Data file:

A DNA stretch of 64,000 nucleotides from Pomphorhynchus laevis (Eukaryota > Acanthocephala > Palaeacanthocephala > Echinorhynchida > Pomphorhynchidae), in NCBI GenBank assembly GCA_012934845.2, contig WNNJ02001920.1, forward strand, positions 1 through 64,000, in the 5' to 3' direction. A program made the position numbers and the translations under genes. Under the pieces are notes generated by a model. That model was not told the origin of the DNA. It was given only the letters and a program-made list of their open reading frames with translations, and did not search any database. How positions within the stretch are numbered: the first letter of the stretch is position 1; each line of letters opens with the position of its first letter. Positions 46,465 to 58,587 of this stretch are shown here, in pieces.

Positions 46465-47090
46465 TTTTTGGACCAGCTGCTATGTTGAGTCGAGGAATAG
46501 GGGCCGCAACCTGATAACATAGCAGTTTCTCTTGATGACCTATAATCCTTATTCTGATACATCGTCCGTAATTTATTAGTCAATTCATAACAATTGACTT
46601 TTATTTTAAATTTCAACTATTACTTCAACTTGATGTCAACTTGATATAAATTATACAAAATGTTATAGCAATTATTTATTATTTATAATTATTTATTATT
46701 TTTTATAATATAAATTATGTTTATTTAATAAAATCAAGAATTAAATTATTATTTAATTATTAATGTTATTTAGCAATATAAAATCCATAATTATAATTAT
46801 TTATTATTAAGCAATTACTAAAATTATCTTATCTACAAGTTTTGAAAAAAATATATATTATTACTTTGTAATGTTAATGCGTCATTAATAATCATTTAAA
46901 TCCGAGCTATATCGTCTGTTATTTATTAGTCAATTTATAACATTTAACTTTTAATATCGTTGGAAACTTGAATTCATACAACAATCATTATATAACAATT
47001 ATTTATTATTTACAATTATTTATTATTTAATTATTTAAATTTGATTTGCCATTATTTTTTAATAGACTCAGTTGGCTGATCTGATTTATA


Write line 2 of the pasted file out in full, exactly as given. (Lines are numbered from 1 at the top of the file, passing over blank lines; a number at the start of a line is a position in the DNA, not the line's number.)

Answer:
Positions 46465-47090